Australia might have unpopular budget

MELBOURNE: Australian Treasurer Wayne Swan warned the nation faced a "hard" and "unpopular" budget this month as the government attempts to deal with the global recession in a responsible manner.

Swan refused to guarantee the May 12 budget would keep tax cuts for high earners due to take effect in July that were a major campaign commitment for the centre-left Labor government when it was elected in late 2007.

"There are hard choices and there will be decisions that will be taken which won't be popular," Swan told ABC television when asked about the tax cuts.

"But the government will take the unpopular decisions in the interests of ... supporting jobs, stimulating our economy now (and) putting in place the long term investments for the future so we can maximise opportunities when the world economy recovers," he said.

The government would also ensure its spending commitments -- which include more than 50 billion dollars (35 billion US) in economic stimulus -- were fiscally sustainable in the long term, he added.

Swan predicted a surplus of 21.7 billion dollars in 2008-09 when he delivered his last budget but said in February that the global financial crisis had punched a 115 billion dollar hold in government revenue.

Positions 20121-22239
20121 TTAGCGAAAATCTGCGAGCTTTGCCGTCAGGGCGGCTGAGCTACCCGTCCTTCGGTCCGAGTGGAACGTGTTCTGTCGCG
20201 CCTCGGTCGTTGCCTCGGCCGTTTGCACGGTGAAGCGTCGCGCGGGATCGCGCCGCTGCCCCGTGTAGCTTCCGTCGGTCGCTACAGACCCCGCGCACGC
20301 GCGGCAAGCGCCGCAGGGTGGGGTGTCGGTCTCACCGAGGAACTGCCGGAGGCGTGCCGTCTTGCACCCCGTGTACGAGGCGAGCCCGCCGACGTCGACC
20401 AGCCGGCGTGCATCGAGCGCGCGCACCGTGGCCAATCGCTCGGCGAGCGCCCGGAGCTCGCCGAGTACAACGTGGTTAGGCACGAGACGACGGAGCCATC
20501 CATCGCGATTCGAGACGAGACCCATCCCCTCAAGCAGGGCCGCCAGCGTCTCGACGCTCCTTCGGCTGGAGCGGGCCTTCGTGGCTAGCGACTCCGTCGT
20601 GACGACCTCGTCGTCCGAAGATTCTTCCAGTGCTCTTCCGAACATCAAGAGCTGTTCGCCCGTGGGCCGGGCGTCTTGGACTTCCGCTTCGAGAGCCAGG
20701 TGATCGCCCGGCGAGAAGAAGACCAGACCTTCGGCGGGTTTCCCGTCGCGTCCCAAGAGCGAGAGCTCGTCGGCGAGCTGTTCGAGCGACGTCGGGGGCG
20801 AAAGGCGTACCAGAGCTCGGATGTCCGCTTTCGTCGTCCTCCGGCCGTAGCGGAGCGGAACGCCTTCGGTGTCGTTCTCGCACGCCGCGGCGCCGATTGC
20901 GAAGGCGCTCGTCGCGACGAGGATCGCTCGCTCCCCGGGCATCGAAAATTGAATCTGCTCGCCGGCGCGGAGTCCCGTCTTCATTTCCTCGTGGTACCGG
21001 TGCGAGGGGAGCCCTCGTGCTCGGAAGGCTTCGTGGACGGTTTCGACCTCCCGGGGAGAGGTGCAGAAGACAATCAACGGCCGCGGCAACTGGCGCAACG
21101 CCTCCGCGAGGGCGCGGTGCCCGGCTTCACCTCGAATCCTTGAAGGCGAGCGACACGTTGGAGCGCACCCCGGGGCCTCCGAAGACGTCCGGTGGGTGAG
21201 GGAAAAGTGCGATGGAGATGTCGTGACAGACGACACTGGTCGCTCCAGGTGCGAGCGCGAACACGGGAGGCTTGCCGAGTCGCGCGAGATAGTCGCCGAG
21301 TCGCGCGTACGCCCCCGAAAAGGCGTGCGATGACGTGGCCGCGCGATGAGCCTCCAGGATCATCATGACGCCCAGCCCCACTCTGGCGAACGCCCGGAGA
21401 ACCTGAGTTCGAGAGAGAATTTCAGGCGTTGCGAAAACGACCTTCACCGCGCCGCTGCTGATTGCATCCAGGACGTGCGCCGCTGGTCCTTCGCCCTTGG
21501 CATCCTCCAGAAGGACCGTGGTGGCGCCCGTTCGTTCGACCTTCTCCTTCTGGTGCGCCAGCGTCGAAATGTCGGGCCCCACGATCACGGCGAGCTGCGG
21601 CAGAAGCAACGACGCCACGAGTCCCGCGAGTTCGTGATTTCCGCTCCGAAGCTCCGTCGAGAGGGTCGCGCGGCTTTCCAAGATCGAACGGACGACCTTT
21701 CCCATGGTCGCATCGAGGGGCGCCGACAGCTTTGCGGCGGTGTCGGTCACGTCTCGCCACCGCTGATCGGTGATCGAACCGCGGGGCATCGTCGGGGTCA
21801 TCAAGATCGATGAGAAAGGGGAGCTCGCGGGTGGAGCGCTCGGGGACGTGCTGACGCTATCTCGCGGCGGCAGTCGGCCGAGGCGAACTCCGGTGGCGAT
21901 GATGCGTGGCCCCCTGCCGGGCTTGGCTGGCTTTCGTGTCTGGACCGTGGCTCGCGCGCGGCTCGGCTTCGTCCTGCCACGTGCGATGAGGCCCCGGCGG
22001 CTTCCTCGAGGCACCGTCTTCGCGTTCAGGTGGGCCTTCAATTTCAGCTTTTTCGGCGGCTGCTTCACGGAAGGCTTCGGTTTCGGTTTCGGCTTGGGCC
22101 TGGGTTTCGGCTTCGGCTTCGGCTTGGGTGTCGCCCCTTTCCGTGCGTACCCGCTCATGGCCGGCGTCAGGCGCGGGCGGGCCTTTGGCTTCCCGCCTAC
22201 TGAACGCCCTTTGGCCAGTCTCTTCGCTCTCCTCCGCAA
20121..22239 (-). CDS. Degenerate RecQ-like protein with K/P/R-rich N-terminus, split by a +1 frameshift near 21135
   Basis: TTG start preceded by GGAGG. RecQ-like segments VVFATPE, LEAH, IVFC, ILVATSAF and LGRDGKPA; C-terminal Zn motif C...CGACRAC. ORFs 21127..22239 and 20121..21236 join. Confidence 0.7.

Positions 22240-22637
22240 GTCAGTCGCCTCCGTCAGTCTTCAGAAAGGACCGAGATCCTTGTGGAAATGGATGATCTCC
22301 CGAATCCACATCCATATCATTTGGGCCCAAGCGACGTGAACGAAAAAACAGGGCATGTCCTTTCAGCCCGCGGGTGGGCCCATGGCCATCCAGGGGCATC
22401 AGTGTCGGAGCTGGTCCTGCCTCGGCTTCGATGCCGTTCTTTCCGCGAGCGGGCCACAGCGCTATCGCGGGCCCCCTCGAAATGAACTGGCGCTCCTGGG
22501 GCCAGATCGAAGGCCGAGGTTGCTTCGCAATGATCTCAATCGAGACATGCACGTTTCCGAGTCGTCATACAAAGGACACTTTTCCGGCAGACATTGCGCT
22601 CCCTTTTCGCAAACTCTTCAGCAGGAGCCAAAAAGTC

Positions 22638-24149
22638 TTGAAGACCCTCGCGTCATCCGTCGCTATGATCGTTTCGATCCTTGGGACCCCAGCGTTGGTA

He said Sunday that the revenue shortfall was now "substantially worse" but would not confirm reports it had reached 200 billion dollars.

The treasurer said the financial crisis was forcing Australia into temporary deficit but he planned to return the budget to surplus in the medium term once the economy improved.

The government is widely tipped to unveil new economic stimulus measures in the budget centred around major infrastructure projects.

It will also revise its economic growth forecasts down and unemployment expectations up to reflect the impact of the financial crisis, which Prime Minister Kevin Rudd conceded last month had plunged Australia into recession.